On 21/12/2011 17:05, J. McRee Elrod wrote:
<snip>Unfortunately, I cannot agree with this. Maybe your software does not allow a 730 to appear in the series index, but there are lots of different kinds of software in the world with lots of different types of capabilities. As an open source developer, I would probably decide to change the indexing. The average person *cannot* be expected to know the difference between a regular series and an analysed serial. In this sense, for a layperson it may as well be rocket science. For an experienced cataloger, it may not be, but it is not fair to the users and ultimately, is counterproductive for everyone, including us. The public barely understands what a title is, but a series title? Or an analysed serial? This doesn't mean they are stupid, but they neither specialize nor have any interest in these matters, and probably never will.
Although there is a theoretical difference between a series/analysed serial, and we see it in the usage of either the 490/830 or 730, the final product for the searcher is precisely the same level of access.No. A series tracing in 730 does not appear in the series index of our software. I assume the same is true of other ILS with a series search. Practices need to be adopted with basic cataloguing principles and the end result in mind, not done for convenience on the fly. The LCRI and OCLC guideline are counterproductive.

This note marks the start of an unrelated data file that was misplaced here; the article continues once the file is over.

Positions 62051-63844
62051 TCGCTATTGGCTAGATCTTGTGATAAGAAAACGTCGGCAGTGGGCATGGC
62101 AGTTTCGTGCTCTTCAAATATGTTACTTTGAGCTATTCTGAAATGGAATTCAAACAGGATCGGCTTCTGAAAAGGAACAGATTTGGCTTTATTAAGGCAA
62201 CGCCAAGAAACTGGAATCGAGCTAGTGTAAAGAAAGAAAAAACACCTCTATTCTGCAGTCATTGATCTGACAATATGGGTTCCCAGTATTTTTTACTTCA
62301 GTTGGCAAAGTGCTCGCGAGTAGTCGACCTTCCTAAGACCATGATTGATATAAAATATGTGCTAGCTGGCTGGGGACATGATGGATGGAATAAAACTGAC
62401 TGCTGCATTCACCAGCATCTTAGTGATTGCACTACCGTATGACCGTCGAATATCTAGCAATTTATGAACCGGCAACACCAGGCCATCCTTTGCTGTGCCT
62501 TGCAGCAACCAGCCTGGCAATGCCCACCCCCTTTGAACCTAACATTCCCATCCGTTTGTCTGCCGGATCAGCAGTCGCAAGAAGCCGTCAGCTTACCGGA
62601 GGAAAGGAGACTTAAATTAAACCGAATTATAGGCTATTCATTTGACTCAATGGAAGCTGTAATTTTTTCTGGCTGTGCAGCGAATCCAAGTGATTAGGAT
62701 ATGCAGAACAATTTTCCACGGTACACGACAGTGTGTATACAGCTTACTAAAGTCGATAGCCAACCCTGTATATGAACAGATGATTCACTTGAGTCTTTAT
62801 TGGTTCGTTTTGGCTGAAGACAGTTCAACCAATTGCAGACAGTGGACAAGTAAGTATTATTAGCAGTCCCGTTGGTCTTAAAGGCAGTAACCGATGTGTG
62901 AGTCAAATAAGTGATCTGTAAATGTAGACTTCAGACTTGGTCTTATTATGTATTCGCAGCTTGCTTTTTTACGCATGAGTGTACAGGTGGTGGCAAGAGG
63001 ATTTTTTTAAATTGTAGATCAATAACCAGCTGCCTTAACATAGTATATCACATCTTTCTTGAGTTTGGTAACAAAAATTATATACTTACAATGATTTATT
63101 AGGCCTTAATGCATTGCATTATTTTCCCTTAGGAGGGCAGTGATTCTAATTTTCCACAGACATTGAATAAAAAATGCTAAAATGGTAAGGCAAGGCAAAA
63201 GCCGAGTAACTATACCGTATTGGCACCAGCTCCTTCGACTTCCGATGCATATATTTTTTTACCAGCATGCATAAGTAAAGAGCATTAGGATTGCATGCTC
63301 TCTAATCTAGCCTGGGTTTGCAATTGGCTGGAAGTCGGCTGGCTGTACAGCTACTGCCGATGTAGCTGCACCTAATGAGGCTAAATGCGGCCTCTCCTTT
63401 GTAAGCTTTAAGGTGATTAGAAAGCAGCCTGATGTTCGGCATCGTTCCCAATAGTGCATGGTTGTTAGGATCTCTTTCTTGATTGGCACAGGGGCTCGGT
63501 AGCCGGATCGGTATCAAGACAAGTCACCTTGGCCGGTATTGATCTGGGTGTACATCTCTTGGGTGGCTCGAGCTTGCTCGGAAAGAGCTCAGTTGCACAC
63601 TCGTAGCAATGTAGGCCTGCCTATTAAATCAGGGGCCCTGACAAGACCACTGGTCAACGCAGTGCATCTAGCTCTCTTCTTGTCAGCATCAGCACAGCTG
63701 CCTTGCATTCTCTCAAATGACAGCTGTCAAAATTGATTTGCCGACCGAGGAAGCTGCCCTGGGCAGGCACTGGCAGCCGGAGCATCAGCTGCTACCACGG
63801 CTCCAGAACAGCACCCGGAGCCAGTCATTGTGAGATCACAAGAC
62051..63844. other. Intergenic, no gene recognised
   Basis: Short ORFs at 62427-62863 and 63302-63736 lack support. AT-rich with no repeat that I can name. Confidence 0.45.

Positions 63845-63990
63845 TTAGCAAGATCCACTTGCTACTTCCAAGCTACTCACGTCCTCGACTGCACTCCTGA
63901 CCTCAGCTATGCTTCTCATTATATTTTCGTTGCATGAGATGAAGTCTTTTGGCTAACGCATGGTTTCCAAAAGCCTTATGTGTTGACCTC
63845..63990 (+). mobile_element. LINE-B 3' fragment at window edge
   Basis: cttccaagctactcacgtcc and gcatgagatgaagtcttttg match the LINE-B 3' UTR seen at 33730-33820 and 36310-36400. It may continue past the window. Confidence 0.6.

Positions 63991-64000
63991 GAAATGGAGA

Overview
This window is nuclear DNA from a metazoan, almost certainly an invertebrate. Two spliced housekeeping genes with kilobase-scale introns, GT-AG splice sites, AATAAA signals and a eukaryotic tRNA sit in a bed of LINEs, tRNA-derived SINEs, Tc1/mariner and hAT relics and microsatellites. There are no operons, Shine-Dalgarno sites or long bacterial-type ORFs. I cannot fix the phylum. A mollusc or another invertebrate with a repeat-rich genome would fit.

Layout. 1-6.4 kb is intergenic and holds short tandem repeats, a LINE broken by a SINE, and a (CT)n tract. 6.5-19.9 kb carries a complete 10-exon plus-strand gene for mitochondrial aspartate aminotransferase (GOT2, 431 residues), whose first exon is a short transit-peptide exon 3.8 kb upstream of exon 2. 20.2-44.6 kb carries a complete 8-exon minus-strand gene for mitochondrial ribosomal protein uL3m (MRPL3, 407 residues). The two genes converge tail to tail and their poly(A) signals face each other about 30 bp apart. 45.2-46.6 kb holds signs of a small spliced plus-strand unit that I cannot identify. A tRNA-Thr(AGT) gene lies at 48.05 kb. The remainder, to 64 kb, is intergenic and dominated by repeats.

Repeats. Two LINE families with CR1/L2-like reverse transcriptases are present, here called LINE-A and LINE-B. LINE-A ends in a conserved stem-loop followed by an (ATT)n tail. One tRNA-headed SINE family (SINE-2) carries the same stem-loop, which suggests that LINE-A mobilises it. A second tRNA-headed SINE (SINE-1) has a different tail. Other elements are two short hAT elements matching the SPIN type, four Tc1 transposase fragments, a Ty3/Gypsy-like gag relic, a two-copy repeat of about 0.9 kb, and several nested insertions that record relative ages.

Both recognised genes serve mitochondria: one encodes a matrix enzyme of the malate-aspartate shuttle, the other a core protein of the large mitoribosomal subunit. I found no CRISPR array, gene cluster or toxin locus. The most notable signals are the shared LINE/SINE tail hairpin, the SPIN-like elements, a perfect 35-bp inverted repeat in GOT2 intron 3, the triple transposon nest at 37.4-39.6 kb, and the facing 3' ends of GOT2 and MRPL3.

It's not rocket science as they say.
The vast majority of people I have met have tremendous problems searching library catalogs--I don't think I'm the only one who have dealt with these types of people. After all, if catalogers have problems with something, how in the world can we expect the average person to understand? I discovered that many younger people have trouble understanding the very concept of a catalog record (what I always called a "summary record") since 95%+ of their experience is with Google and Yahoo.
The practices that we choose should be based on the needs of the *searchers*, that is, the people who will actually be using our records, and cataloging principles should take a back seat. In addition, I have seen many "mistakes" of putting the title of a serial issue they are analysing into the 830 instead of the 730.
So, what is the lesson from all of this? For an ordinary searcher, they should be very careful of searching series titles since they don't really understand them. For a cataloger, if you have anything that even looks like a series/serial title, you had better search both 730 and 830, otherwise you may be missing something.
Can this situation be improved and perhaps even become simplified? I think it can.